The Heat’s all-time roster boasts a deep bench consisting of Shaquille O’Neal, Glen Rice, P.J. Brown, Eddie Jones, Rony Seikaly, Ray Allen and Udonis Haslem. O’Neal likely lost out on a starting spot due to the brevity of his stay in Miami, while the face of the franchise Udonis Halsem’s longevity no doubt helped earn him a roster spot.
As a whole, the Heat’s all-time roster combined for a total of 549.3 win shares, placing them 21st out of 30 teams. Miami finished ahead of the Toronto Raptors, Minnesota Timberwolves, Los Angeles Clippers and in-state rival Orlando Magic, among others.
Not surprisingly, the Boston Celtics feature the greatest all-time roster, led by Hall of Famers Larry Bird and Bill Russell, PointAfter says. Rounding out the top five behind the Celtics are the Los Angeles Lakers, Philadelphia 76ers, Utah Jazz and San Antonio Spurs. Despite the efforts of Hall of Famer Michael Jordan, the Chicago Bulls ranked only seventh on the list.
From winning the games they are expected to win, to handling their divisional opponents, the Heat will need to capitalize on every opportunity to pick up wins, both at home and on the road.
Following Thursday night’s release of the 2016-17 NBA schedule, here are the 10 most important games on the Heat’s docket:
Nov. 10, 2016: Heat vs. Chicago Bulls
Beyond the Dwyane Wade element of the Heat’s home matchup against the Bulls, the game will be played between two teams likely to be on the fringe of the playoffs. If both teams were fighting for a postseason spot at year’s end, holding court at home could help Miami ease its worries about potential tie-breakers.
Nov. 15, 2016: Heat vs. Atlanta Hawks
The Atlanta Hawks finished second in the Southeast Division last season with the same record as the Heat. Though Atlanta lost center Al Horford in free agency, they did add Dwight Howard. Miami will need to protect its home court against a Hawks team many are picking to finish ahead of them in the standings.
Dec. 12, 2016: Heat vs. Washington Wizards
The Wizards struggled to a 41-41 record last season, good for fourth in the Southeast Division. But they added Trey Burke via trade and are expected to be better as Bradley Beal gets healthier. Much like their season series with the Hawks, the Heat will need to protect home court against a solid divisional foe.
Jan. 6, 2017: Heat @ Los Angeles Lakers
The Lakers are coming off of a 17-win season and — although they have good, young talent and added veterans like Luol Deng and Timofey Mozgov — they are unlikely to improve significantly next year. Though the Lakers are not an Eastern Conference team, this is a game that Miami should be expected to win, therefore making it important that they do so.
Jan. 25, 2017: Heat @ Brooklyn Nets
The Nets won just 21 games last year and, despite adding Jeremy Lin, are expected to bring up the rear of the Eastern Conference. The Heat won three of four matchups against Brooklyn last season, but did drop a home game to the Nets just after Christmas. The Heat will need to handle Brooklyn, who are perceived as a lesser opponent, on the road.
Feb. 11, 2017: Heat @ Philadelphia 76ers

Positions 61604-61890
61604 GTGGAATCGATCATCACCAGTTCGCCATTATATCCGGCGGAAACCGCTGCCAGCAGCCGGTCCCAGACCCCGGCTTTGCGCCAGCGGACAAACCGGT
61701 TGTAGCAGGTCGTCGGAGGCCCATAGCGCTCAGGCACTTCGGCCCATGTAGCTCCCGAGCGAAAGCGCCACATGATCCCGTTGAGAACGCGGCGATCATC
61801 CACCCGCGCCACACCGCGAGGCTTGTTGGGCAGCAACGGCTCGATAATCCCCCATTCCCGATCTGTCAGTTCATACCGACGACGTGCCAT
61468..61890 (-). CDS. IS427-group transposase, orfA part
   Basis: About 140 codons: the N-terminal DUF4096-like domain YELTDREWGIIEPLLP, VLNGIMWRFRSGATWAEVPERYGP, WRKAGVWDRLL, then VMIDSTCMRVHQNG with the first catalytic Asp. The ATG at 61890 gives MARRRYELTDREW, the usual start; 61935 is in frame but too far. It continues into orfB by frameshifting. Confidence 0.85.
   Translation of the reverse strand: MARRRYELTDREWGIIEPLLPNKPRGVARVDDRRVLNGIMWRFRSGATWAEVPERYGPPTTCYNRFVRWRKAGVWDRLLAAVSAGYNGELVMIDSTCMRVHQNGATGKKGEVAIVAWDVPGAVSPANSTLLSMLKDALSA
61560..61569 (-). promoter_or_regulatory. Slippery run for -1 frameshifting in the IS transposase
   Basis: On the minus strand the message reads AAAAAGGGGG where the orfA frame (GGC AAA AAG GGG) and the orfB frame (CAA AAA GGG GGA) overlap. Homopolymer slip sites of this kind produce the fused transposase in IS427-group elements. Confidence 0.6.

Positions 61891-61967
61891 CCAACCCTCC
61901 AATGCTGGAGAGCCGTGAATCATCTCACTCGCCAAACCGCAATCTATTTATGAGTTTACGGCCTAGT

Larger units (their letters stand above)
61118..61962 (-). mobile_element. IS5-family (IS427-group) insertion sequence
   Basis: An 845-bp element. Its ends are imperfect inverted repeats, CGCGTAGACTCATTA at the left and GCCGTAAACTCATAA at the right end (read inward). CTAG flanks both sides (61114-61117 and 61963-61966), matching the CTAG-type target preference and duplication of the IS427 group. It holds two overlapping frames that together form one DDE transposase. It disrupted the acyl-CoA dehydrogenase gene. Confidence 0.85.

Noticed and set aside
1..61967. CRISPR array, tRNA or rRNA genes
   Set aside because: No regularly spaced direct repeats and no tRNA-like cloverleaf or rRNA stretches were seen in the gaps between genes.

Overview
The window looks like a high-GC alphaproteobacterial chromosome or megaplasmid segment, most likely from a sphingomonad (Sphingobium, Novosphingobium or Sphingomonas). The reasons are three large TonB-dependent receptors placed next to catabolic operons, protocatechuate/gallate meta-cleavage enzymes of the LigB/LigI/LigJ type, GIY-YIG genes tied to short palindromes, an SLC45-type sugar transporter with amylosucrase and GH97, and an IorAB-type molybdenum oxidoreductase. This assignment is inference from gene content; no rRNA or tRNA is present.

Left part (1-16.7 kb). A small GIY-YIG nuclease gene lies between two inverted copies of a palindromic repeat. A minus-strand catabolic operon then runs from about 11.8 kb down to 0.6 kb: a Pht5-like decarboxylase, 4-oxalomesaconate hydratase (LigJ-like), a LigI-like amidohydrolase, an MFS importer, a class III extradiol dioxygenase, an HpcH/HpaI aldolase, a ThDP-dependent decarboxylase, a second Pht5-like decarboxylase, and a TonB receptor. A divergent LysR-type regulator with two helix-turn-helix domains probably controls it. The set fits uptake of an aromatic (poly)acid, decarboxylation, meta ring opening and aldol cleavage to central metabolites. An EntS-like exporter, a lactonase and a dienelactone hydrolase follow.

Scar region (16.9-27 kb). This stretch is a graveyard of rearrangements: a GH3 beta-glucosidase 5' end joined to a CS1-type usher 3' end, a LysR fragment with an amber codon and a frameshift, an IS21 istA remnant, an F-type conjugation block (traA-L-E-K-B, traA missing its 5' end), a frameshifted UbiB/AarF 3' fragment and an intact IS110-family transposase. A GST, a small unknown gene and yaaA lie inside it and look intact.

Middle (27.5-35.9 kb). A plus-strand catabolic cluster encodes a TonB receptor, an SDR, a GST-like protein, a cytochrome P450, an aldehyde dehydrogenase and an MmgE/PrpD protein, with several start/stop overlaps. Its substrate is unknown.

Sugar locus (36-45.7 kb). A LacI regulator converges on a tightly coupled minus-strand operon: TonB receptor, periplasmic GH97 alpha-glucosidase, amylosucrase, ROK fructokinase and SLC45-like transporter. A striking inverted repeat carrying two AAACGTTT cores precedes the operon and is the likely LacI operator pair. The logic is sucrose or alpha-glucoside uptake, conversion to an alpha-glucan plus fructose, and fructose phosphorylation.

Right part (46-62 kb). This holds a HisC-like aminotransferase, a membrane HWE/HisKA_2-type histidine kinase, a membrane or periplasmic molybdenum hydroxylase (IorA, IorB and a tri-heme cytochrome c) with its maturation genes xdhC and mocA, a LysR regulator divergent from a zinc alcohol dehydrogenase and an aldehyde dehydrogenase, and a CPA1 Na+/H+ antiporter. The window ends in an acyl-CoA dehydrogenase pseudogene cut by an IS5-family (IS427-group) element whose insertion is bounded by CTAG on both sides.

Much like the Nets, the 76ers are coming off of a disappointing campaign. Only Philadelphia fared much worse, winning only 10 games last year. The Sixers seem as though they are in a perpetual rebuilding mode, and the Heat need to take advantage of every matchup they have against the young and developing squad. While Ben Simmons may grow into one of the league’s top stars one day, the Heat will look to capitalize on his growing pains.
Mar. 3, 2017: Heat @ Orlando Magic
Another important divisional matchup, the Heat will need to win up the road in Orlando if they hope to remain near the top of the Southeast. The atmosphere isn’t as hostile in Orlando as in several other NBA cities, meaning that the Heat will need to capitalize. The Magic are an improved team, having added both Bismack Biyombo and Serge Ibaka to their frontcourt. Nikola Vucevic also traditionally plays well against Miami.
Mar. 8, 2017: Heat vs. Charlotte Hornets
Charlotte, another divisional opponent, finished last year with the same record as Miami, and the two teams even met in the first round of the playoffs. Winning at home against the Hornets will be imperative for the Heat, who will be hard-pressed to win on the road at the Time Warner Cable Arena. The Hornets are expected to again compete for a playoff spot in the East and will represent a home challenge for Miami.
Mar. 28, 2017: Heat @ Detroit Pistons
The Heat won one of their two games last season in Detroit, losing the first by 23 points. Miami will have to at least duplicate that feat of winning at least one road game against a team that they will likely be jockeying for position with in the Eastern Conference playoff race.
Mar. 31, 2017: Heat vs. New York Knicks
The Knicks made several moves in the offseason to bring in veteran talent. While it is no guarantee that their new additions stay healthy, on paper, the Knicks legitimately did improve their roster. Winning in New York — especially on the back end of a home-and-home series — will be a challenge for a young Miami team, meaning that they will need to take advantage of home court. Sending a message at AAA against a potential playoff team could pay dividends for the Heat down the road.
Luol Deng was one of the most misunderstood players in recent Heat history. He was their most consistent player the past two years and did a disproportionate amount of dirty work without ever complaining. He is a slasher by nature, but Miami asked him to space the floor as a spot-up 3-point shooter. He made it work. He’s played small forward his entire career, but switched full-time to power forward last season because Chris Bosh went down. He made that work, too. Continue reading “Luol Deng’s classy goodbye to Heat, South Florida”